Reclaiming Monergism: The Case for Sovereign Grace in Effectual Calling and Regeneration
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Providence and government of God.
Free will and determinism--Religious aspects--Christianity.
Glory of God.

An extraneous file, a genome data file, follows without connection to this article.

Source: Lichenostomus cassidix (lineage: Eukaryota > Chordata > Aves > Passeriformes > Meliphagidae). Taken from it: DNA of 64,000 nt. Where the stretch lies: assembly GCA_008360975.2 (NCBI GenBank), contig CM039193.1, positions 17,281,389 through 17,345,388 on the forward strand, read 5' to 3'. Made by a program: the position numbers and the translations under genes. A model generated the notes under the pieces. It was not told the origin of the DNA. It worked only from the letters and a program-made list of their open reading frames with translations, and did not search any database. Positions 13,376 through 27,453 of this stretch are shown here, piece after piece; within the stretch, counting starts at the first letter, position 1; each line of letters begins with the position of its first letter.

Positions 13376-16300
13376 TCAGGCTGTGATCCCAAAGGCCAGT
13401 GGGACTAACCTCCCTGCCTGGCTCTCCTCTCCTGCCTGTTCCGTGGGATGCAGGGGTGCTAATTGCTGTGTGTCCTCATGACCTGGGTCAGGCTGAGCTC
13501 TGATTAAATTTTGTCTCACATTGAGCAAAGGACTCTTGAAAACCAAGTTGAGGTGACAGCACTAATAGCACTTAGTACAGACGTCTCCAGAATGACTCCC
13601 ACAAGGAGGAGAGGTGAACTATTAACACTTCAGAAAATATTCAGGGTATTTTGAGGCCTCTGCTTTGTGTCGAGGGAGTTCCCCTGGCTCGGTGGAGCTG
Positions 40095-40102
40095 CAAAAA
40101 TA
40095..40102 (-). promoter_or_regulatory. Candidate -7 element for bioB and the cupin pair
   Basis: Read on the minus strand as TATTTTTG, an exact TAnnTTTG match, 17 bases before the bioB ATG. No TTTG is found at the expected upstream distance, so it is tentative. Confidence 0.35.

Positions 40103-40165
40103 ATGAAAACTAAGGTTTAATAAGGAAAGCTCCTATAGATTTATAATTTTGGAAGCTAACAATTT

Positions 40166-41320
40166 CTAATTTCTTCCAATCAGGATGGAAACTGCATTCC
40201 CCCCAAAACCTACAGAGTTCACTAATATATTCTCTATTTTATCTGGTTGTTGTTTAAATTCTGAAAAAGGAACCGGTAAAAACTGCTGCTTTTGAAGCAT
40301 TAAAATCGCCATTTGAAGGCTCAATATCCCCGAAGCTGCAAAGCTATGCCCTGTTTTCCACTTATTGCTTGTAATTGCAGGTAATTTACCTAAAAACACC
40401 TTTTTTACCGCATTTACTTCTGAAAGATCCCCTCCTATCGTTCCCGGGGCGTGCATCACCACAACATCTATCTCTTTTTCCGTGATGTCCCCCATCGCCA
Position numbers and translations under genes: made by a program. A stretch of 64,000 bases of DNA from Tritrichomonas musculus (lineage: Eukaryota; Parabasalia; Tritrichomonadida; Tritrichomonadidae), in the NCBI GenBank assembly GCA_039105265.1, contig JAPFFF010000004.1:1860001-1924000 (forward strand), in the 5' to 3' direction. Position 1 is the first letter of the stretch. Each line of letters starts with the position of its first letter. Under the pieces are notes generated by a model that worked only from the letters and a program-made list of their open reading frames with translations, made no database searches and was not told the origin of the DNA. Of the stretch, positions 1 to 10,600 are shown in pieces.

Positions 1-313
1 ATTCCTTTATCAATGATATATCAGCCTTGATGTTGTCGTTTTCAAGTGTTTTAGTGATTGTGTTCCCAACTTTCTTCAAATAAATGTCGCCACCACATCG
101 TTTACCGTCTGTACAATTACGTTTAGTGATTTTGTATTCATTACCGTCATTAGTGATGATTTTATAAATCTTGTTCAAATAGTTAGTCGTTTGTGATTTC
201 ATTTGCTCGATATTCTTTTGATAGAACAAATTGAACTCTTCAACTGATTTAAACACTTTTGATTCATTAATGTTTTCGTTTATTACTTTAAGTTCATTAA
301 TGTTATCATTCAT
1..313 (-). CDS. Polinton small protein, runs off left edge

This dissertation examines the doctrines of effectual calling and regeneration and argues that the biblical view is that God's saving grace is monergistic - meaning that God acts alone to effectually call and monergistically regenerate the depraved sinner from death to new life - and therefore effectual calling and regeneration causally precede conversion in the ordo salutis, thereby ensuring that all of the glory in salvation belongs to God not man. Stated negatively, God's grace is not synergistic - meaning that God cooperates with man, giving man the final determative power to either accept or resist God's grace - which would result in an ordo salutis where regeneration is causally conditioned upon man's free will in conversion and, in the Calvinist's opinion, would rob God of all of the glory in salvation. Chapter 1 introduces the monergism-synergism debate by placing it within the contemporary evangelical context. Chapter 1 not only introduces the debate between Calvinists and Arminians but also introduces the recent attempt of modified views to present a via media between the two. Chapter 1 also presents the thesis and explains the parameters and presuppositions of the dissertation. Chapter 2 examines the doctrine of monergism within the Reformed tradition. Rather than an exhaustive survey, chapter 2 selects some of the most important representatives from the Reformed tradition including: Augustine, John Calvin, the Canons of Dort, and the Westminster Confession. In discussing these figures and confessions, chapter 2 provides the historical and theological context in which the Reformed argued against the synergists of their own day. Chapter 3 turns to a biblical and theological defense of total depravity and effectual calling. Chapter 3 first begins with a biblical defense of total depravity and spiritual inability, as well as a brief discussion and utilization of Jonathan Edwards' understanding of free will (the freedom of inclination). Chapter 3 then seeks to argue for the thesis presented in chapter 1 by showing from Scripture that the Calvinist view of effectual calling is biblical. Chapter 4 continues the argument from chapter 3 by focusing in on the doctrine of regeneration. Chapter 4 argues that regeneration is monergistic rather than synergistic, meaning that God's grace in regeneration is not contingent on the will of man to believe but God's grace works alone. Therefore, faith and repentance are the result not the condition of regeneration in the ordo salutis. Chapter 5 seeks to give an accurate and fair presentation of the Arminian view(s), giving attention to the theological nuances among Arminians. Chapter 5 shows that there is diversity within Arminianism, so that there are those who hold to a "classical Arminian" view and there are those who hold to a Semi-Pelagian view. However, chapter 5 demonstrates that both views end up in the same place, namely, affirming the doctrine of synergism which makes God's grace contingent upon man's will. Chapter 6 is a biblical and theological critique of the Arminian view. Chapter 6 shows that the Arminian doctrine of synergism is not found in Scripture, contradicts Scripture, and robs God of all his glory in salvation. Chapter 7 turns from the Arminian view to examine recent modified attempts to pave a middle way between Calvinism and Arminianism. Chapter 7 shows specifically that attempts at a middle way borrow from Arminianism and consequently fall prey to an erroneous interpretation of Scripture. Chapter 7 shows that a middle way is biblically impossible and it also robs God of all his glory in salvation. Chapter 8 concludes the dissertation by restating the thesis, summarizing the biblical data, and arguing that only the Calvinist view can preserve the glory of God to save sinners. Three appendixes conclude the dissertation. Appendix 1 examines the Arminian and Calvinist views of the love of God and argues that divine love in Scripture is far more complex than the Arminian makes it out to be. God not only has a universal love for all people but a special, particular, and efficacious love only for the elect. Appendix 2 examines the Arminian and Calvinist views of the will of God and argues once again that the will of God in Scripture is far more complex than the Arminian makes it out to be. Scripture shows, it is argued, that God not only has a moral or preceptive will as well as a will of disposition but also a will of decree by which he effectually ordains all that comes to pass. Appendix 3 looks at the relationship between effectual calling and regeneration in the Reformed tradition and the diversity that exists among the Reformed as to how exactly describe this relationship. Appendix 3 presents and critiques each view, but pays particular attention to Michael Horton's recent proposal for "covenant ontology and effectual calling."